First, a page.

This year’s “Finding You at the U” event for female students will be held Tuesday, March 17 at 7 p.m. in the Bowld gym.
Many campus offices and groups are sponsoring the event including counseling services, university ministries, student leadership and engagement, residence life, mosaic, excel and panhellenic council.
The “Finding You at the U” committee seeks to provide a safe and open environment in which to discuss issues relevant to college women, according to Tamarin Huelin, part-time counselor and committee member.
“It gives us an opportunity to reach a lot of students with issues that most people don’t talk about and that are often difficult to talk about,” she said.
The chosen topic this year is depression. Melanie Taylor, ministry coordinator and committee member said she feels that this is an issue that all students deal with or relate to in some way.
“We know that our students are dealing with depression both personally and in their proximity to it,” she said. “We want to serve them well by proactively educating them rather than leaving them to figure things out on their own.”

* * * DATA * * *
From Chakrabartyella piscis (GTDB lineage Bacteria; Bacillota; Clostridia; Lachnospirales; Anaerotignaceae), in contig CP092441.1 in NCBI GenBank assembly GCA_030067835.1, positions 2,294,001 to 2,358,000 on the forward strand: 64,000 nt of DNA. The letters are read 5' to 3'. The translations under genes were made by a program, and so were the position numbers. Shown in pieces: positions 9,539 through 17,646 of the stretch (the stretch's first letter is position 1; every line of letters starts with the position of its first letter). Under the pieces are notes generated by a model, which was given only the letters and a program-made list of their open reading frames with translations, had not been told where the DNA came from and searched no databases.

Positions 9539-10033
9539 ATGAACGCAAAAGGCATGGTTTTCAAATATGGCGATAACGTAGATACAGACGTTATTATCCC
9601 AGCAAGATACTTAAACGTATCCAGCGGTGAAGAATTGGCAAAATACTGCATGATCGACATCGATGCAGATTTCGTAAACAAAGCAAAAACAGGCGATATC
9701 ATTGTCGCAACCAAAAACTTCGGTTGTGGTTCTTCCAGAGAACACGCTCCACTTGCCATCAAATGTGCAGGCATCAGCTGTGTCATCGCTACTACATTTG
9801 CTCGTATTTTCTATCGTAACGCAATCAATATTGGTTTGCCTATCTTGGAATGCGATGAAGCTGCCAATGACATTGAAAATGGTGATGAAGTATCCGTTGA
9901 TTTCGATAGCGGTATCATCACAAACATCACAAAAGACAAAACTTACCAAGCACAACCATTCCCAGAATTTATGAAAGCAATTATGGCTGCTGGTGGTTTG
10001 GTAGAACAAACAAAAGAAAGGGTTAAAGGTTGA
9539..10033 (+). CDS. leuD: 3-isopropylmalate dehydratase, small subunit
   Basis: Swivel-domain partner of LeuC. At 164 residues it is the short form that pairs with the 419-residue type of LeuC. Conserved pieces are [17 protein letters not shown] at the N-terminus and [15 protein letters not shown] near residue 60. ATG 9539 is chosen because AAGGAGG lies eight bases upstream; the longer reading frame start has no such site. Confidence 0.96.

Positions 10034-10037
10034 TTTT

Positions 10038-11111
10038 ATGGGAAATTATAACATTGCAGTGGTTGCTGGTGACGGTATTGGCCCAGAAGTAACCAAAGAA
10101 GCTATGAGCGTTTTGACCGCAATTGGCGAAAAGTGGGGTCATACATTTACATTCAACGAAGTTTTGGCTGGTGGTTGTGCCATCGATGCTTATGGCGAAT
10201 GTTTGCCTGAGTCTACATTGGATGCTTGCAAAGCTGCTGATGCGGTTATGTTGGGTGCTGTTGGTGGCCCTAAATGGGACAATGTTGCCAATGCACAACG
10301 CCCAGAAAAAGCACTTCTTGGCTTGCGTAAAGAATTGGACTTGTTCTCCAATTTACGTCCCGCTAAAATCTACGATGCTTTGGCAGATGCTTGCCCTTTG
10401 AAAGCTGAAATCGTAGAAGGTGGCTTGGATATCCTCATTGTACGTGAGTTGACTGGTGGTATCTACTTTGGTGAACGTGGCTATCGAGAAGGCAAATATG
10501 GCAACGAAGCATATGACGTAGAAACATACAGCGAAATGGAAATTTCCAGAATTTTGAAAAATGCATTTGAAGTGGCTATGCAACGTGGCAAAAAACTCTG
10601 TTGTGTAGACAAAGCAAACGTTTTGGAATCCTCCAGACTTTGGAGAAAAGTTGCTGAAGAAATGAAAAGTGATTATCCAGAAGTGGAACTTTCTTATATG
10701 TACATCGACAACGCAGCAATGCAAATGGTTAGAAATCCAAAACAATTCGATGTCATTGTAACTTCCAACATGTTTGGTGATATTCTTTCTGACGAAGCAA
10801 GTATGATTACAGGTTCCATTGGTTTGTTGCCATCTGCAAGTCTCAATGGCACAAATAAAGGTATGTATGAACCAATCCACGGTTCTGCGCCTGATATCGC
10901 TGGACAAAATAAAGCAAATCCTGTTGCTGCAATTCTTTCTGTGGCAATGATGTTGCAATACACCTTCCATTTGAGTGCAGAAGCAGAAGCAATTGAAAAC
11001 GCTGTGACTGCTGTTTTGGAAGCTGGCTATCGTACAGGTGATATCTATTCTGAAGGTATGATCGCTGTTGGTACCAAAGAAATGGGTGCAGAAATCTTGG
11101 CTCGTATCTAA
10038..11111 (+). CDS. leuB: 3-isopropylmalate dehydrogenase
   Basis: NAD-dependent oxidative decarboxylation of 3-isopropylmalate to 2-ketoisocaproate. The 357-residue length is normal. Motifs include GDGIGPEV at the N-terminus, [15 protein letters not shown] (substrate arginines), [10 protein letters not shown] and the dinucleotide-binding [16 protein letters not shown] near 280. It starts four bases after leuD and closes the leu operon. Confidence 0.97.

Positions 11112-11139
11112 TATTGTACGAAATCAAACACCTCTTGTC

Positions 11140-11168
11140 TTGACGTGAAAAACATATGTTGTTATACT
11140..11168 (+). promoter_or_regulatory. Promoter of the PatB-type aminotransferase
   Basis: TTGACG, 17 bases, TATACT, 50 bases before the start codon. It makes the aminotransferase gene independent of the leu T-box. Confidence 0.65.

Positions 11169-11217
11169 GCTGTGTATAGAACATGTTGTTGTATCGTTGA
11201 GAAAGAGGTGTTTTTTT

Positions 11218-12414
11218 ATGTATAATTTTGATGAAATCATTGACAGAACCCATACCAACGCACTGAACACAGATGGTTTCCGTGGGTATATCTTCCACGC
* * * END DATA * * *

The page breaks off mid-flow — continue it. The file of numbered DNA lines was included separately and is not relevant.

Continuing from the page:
“The goal of this event is to explain what depression is and give applicable ways of how you can navigate the journey of depression yourself or navigate the journey with a friend who is going through depression,” said Estelle Curtis, junior special education major. Curtis helped plan the event.
There will be viewings of clips from the documentary Depression: Out of the Shadows as well as a panel of speakers. The panel will include Union faculty and staff as well as three female students. The faculty and staff panelists will be Rhonda Hudson, professor of social work; Paul Mayer, director of health services; Paul Deschenes, director of counseling services; Justin Barnard, associate professor of philosophy and Tamarin Huelin.
Taylor said the “Finding You at the U” committee along with the event sponsors have high hopes for the night and want as many students who can to attend.
“I pray that this event can help debunk some of the myths and dispel some of the stigma associated with depression so that we can better serve our sisters that are affected by it,” Taylor said.
Huelin said caring for those who are suffering is something every Christian should make an effort to do.
“God wants us to care for those who are suffering and have compassion for those who are suffering as he has had compassion for us,” Huelin said.